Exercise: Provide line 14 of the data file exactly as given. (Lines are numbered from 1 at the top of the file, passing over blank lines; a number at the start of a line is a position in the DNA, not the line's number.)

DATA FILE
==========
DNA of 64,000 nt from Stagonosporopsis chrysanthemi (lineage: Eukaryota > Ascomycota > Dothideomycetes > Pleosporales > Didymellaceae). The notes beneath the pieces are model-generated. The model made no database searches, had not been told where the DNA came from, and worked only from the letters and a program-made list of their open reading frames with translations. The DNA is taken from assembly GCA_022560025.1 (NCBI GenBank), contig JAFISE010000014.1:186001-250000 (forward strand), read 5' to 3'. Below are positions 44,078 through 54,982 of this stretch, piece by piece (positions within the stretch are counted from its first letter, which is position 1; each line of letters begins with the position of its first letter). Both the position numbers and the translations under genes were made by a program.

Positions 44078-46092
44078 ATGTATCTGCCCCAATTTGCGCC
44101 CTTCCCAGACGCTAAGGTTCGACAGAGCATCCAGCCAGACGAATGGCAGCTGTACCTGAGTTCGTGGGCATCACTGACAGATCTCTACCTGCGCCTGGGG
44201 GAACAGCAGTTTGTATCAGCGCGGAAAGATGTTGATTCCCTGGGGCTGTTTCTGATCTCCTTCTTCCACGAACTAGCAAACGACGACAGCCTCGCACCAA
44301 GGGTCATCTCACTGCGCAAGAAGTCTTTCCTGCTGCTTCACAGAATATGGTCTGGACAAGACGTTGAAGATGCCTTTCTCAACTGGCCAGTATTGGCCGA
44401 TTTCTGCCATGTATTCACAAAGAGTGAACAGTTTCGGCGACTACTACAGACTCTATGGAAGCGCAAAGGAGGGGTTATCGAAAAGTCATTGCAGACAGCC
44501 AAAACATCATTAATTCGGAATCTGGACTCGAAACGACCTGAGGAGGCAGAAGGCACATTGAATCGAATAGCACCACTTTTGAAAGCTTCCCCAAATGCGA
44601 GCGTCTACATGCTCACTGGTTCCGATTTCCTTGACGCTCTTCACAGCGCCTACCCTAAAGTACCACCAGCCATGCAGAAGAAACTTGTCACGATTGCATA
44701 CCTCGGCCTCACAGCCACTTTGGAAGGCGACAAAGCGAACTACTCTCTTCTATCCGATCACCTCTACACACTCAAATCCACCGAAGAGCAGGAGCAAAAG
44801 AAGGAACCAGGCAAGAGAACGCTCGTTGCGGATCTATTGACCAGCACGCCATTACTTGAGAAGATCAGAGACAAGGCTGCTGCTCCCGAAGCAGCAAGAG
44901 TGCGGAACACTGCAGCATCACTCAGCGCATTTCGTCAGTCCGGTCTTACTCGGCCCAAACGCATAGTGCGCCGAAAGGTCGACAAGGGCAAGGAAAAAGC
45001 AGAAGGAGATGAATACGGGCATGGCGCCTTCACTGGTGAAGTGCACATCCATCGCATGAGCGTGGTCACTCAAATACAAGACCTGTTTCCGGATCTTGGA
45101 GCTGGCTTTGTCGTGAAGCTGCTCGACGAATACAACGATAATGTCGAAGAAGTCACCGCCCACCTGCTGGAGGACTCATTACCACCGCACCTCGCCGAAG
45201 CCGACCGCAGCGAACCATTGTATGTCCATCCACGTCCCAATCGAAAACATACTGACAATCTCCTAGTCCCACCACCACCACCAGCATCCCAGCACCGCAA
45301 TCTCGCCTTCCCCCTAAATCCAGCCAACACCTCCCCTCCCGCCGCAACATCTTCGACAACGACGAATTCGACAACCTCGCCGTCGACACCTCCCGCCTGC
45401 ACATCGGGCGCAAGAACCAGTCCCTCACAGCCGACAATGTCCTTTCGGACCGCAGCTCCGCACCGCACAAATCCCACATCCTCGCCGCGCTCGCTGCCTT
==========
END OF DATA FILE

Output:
45101 GCTGGCTTTGTCGTGAAGCTGCTCGACGAATACAACGATAATGTCGAAGAAGTCACCGCCCACCTGCTGGAGGACTCATTACCACCGCACCTCGCCGAAG